Every Neptune store has its own story.
No two buildings are ever remotely the same in terms of their history. Some might’ve been former public houses; Neptune Chester used to be The Nag’s Head, Neptune York was The Tanglewood, and Neptune Farnham was The Wellington. Some were historic buildings of some sort; Neptune Reading was a 17th-century gate lodge called Monksmead House, Neptune Hailsham served as a terminal for the long-gone (and sweetly-named) Cuckoo Line railway, and Neptune Belfast was once the home of the largest independent bakery in Ireland. Others might be former warehouses, barns or shops that we’ve renovated entirely and brought back to life, like Neptune Canterbury, Weybridge and Wimbledon.
What they almost always had in common is that they’d been unloved for a long time, and sadly were more than a little worse for wear.
“It can take a very, very long time to find the right place for us to move into, but when we do, we work with the building. We respect its history,” explains Tim Buxton, our head of property. “If there are original features, we celebrate them. If it’s listed, we do everything we can to make sure it’ll keep standing, like re-pointing stonework and putting in the right windows. If there are things that the building needs to be its very best, we’ll do them. We don’t believe in taking shortcuts, we’re happy to go back to the drawing board and start afresh. We do things properly, carefully and thoroughly so the building is restored to its former glory, or in some cases, it’s a case of letting it reach a potential that it never had the chance to before.
“We’re currently working on a soon-to-be-announced store opening that we really have developed entirely from scratch. We’re yet to open a store that’s involved completely demolishing what was there before and building something totally new, but it was in such a shocking condition. The fabric of the building was cheap, there was no insulation, there were seven different levels on just one floor – it was a bit of a disaster, but the location and surroundings were perfect for us. So, we applied for permission to convert it into a retail space and then again for demolition. We’ve had both granted and are now incredibly excited to be working on the transformation.”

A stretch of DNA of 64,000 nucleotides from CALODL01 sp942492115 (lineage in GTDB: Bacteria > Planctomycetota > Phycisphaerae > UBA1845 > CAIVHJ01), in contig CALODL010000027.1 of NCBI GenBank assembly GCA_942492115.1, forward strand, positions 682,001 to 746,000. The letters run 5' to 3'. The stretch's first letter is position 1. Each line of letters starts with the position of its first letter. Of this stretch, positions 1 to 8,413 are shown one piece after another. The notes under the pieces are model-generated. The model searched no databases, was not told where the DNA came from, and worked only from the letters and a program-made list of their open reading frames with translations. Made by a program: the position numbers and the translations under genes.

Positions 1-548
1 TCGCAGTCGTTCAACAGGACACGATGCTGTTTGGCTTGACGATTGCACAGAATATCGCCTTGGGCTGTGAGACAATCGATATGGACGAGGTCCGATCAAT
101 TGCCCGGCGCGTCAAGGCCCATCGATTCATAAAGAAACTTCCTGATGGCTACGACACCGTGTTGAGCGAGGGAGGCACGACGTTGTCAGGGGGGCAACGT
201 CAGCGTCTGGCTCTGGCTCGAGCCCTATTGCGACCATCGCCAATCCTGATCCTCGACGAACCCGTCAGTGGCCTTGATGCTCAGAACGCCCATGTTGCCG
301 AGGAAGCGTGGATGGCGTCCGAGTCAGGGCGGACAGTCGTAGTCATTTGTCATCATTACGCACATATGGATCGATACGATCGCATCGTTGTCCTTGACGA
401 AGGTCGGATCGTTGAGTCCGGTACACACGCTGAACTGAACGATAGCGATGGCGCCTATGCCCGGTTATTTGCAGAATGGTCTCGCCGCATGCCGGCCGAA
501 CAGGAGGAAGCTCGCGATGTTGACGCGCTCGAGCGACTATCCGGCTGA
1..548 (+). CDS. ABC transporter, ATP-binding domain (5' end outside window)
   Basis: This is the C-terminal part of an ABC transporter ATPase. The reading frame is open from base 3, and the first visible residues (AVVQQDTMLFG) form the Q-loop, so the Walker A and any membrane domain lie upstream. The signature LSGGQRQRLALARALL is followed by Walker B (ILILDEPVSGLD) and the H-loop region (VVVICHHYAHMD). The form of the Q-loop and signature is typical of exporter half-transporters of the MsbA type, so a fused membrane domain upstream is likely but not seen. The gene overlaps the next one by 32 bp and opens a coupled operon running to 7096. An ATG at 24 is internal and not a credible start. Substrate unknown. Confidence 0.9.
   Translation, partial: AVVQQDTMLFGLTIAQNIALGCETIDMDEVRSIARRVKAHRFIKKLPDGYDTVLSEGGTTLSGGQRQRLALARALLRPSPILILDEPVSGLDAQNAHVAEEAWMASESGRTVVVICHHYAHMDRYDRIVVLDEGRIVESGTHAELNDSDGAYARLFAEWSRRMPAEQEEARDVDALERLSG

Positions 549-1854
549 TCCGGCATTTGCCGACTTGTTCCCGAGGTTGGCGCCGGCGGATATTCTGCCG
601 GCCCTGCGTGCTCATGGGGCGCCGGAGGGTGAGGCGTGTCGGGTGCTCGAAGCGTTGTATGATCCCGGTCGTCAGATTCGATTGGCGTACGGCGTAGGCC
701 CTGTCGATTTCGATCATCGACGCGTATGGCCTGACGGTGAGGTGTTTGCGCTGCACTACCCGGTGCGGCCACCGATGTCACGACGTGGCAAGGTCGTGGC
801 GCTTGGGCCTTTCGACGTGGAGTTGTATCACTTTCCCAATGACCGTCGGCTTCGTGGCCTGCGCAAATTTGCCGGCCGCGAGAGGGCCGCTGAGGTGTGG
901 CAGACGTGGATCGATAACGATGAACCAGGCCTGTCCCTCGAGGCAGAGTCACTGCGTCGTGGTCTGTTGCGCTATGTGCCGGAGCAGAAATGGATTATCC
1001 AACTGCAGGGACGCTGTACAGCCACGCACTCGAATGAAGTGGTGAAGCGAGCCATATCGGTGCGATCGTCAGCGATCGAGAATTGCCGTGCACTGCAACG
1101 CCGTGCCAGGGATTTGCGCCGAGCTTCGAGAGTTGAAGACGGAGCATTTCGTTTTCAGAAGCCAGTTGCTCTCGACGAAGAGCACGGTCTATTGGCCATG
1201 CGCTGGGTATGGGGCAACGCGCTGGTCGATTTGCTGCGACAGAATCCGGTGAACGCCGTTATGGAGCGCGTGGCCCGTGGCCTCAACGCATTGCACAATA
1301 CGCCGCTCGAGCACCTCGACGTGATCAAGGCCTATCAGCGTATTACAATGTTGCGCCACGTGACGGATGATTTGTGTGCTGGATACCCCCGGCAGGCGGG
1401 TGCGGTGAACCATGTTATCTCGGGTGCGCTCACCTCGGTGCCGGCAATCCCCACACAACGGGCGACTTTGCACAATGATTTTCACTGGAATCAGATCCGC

Building a Neptune store is far from solely about architecture, bricks and mortar. There’s the interior – this has a huge role to play in turning it into a home. Our team of store designers and visual merchandisers handle this part. They work alongside our build team to create, dress, fill and style hallways, living rooms, dining rooms, kitchens, bedrooms and gardens (if there’s the space).
There’s also the team that works in that particular store – they’re just as important in making our stores feel like homes. It’s no use creating a space that looks lovely and is made well if it’s filled with people who don’t reflect who we are and what we stand for. We take our time over finding exactly the right people to make you feel like you’re being welcomed by an old friend every time you stop by.
And then there’s our neighbours, who we want to feel respected and considered from day one. “We always talk to our neighbours when we’re looking at coming to a new area,” Tim continued. “It’s part of the planning process, but we’d always do it anyway because it’s the right thing to do. We speak to the local parish, local business groups, and a number of people who live not too far away. I can honestly say we’ve never had any problems once we’ve explained our approach and they can see how we’re going to lift a building that’s been neglected. They also always seem to appreciate how we try to source materials from the local area as much as we can – such as shingle, bricks, roofing materials and stone – to reflect the local vernacular. We’re always welcomed with open arms, which is lovely and just makes the process so much easier, and happier.”
One of the difficult bits though is location. Just like moving house, there’s the age-old question of location versus the building. We have to compromise somewhere, but it’s incredibly hard to do that, no matter how much practice we have at doing it. “We don’t really have a stand-out criteria when selecting stores,” Tim continued. “Sometimes it might be that the location is so absolutely spot-on that we have to think about how we can design-out any concerns we have with the building. Other times, we can’t believe our fortune with an amazing building we’ve found that we can’t let it pass us by and we have to hope that people are happy to travel a little further to visit us. It’s a case of give and take. When we do decide on a property though, we’ll always try to secure the freehold. Our stores are long-term investments for us. More than 60% of our stores are freehold. When they’re not, such as our London ones, it’s because it’s just not available so we have to accept a leasehold.”
With everything we do, we believe in doing the right thing and in doing things properly. Our stores are one of the strongest ways we show that belief. Like we said at the beginning of this article, they’re more than stores, they’re homes.
More than that, they’re our forever homes.